How they avoid crashing into things or each other is a mystery. I don't think they have anything as sophisticated as echo-location, though they do shriek a lot as they go careering around.  It reminded me of a house we used to rent in Brittany, which had a bright outside light that attracted moths.  If you turned it on in the early evening, you could watch through the french windows as bats of various sizes screeched around the house like floodlit speedway racers, snatching up moths as they went.

We passed a rather nice house for sale down near one of the river channels, one of three in a converted mill.  When I got home I checked how much they wanted for it:  guide price, £800,000.  Yikes.  Winchester prices remind me why we live in Southampton.

Thursday 8 May 2014

Thank You for the Days

I've had one of those elusive Good Days, today.  Not that my days are generally bad, or even uniformly mediocre, but a genuinely good Good Day is a thing to be noted, enjoyed, and -- if your toothwork is better than mine -- shared with the world by wearing a smile on your face.

Well, all right, let's not get carried away, but I'm put in mind of what Kurt Vonnegut said about his uncle, in various graduation addresses:
He said that when things were really going well we should be sure to NOTICE it. He was talking about simple occasions, not great victories: maybe drinking lemonade on a hot afternoon in the shade, or smelling the aroma of a nearby bakery; or fishing, and not caring if we catch anything or not, or hearing somebody all alone playing a piano really well in the house next door.

Uncle Alex urged me to say this out loud during such epiphanies: "If this isn't nice, what is?” 
Well, yes, and why not?  Let's see:

Today, I finally got my package of 82 photographs off to Innsbruck, having found exactly the right size of protective polythene wrapper in the Post Office to keep the whole monster assemblage dry.  I'd been worried about that.

Today, I had a medical appointment, expecting an unpleasant experience (the last nurse to water-board my ears was a sadist), but had a pleasant one instead.  Another worry gone.  And I can hear again... What a relief!  Then I discovered what I suppose I ought to have known all along: that prescriptions for over 60s, even those in gainful employment, are free.  Yes!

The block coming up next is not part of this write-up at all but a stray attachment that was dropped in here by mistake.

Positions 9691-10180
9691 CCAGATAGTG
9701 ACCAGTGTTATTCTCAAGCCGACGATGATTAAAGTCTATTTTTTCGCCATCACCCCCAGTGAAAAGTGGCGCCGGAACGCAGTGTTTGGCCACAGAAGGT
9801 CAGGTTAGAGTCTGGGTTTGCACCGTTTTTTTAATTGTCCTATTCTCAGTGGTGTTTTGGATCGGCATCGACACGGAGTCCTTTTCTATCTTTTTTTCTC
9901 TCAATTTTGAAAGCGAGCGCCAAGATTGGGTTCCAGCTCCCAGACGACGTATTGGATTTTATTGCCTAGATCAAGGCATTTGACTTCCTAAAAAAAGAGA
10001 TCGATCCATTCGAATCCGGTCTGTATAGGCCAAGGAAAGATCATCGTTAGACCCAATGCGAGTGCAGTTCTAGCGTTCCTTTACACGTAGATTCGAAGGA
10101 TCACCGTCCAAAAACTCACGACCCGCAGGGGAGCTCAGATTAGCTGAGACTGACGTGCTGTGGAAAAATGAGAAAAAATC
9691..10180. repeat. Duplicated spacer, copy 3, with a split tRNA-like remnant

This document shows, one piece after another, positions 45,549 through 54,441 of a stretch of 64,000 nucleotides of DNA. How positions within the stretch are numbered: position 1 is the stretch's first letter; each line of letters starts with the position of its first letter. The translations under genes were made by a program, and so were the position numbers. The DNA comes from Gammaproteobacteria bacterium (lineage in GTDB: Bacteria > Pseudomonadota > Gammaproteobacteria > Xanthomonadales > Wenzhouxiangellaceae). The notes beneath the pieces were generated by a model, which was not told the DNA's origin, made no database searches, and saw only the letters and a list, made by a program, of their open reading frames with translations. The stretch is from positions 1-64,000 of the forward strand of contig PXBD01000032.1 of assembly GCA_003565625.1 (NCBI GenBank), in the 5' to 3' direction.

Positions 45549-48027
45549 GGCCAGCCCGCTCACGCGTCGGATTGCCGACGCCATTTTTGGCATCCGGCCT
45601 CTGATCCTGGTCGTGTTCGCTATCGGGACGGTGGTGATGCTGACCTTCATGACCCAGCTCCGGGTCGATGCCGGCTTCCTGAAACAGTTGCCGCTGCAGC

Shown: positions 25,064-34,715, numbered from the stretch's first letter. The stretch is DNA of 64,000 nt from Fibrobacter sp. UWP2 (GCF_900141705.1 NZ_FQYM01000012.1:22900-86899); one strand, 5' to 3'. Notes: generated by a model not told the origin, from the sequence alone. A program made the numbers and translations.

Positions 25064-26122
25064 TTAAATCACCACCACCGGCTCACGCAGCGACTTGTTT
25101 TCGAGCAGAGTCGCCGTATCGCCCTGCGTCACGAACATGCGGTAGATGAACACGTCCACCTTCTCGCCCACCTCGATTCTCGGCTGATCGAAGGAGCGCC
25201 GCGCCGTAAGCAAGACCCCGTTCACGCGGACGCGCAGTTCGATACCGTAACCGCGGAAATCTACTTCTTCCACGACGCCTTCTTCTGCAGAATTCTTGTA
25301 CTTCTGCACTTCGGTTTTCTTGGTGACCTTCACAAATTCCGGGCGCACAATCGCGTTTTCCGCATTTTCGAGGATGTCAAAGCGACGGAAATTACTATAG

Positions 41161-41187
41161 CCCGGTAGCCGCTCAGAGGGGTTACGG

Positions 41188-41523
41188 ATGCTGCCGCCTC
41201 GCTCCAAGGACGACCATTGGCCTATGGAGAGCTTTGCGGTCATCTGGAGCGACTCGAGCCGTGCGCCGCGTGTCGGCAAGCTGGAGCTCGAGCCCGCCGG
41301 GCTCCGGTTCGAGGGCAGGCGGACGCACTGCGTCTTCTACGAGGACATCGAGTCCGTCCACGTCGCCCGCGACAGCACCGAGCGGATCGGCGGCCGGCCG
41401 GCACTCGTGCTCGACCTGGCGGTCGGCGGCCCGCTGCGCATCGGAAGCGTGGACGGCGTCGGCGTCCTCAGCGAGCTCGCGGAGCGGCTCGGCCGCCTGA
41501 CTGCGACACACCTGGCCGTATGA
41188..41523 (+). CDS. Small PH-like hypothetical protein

And, talking of gainful employment, today I spent a pleasant hour or two passing on the latest installment of my accumulated wisdom of 30 years to a junior member of staff, in anticipation of my retirement later this summer.  Few things are as satisfying as realising, yes, I do know something worth knowing about this  business, after all, and, for once, I can remember what it is.

Then I discovered, to my astonishment, that -- according to the real, final statement I received today -- all previous quotes of the pension I should expect to receive after August had actually been too low, which had me reaching for the phone in anticipation of a really good argument with the idiot who'd obviously sent someone else's inflated bloody salary to our pension provider, rather than my own.  After all, as is universally acknowledged, after a couple of hours of pleasant pontification, a really good rant can set you up nicely for the day.  But, instead, once the nature of the situation had been explained to me -- patiently, and several times, as I'm dense when it comes to money matters -- I came off the phone with that glow of benevolent well-being that can only be brought about by the discovery of a couple of ten-pound notes in a coat pocket (one's own, ideally). I may not be rich, but I'm better off than I had expected to be.

So, put it all together, and by lunchtime I was on a natural high that even the insistent downpour could only enhance.  I queued for the cash machine in the rain with a song in my heart.

If this isn't nice, I was thinking, what is?

I'll have what she's having, please...

Friday 2 May 2014

Senior Moments

I forgot to say, I had a remarkable landmark experience last week.

When we got to the head of the short queue, the young woman selling entry tickets for Stokesay Castle went through her usual, well-polished spiel: entrance is so much, with reductions for seniors and under-18s, and membership for a whole year is a mere so much -- have you considered membership? No? -- and a printed guide is so much, but the recorded tour is free.  I started to count out the cash, when it struck me.  No, wait!  How old is a senior?

Sixty? Bingo!

I grabbed back and rapidly started recounting the cash.  My very first senior concession!  Amusingly and endearingly, the Prof -- who is young in appearance but an infamous tightwad -- was visibly conflicted.

It is a conflicting thing, this crossing of the threshold that leads, inexorably, to the great anti-climax that is Old Age.  There's a nice piece by Jenny Diski in the London Review of Books which is worth reading (anything by Jenny Diski is worth reading, I think).  It's a wry meditation on ageing, framed as a book review, that is several cuts above the usual "You know you're getting old when..." routines.  I'm sure she's right in predicting an upcoming deluge of "How to Be Old" books, written by boomers for boomers.  Worse, these books will all be tainted with that neoliberal, hippyish optimism that insists that all negative experiences are, at root, an attitude problem, and probably a consequence of a bad diet.  That the infirmities of age and, ultimately, death itself, are lifestyle choices.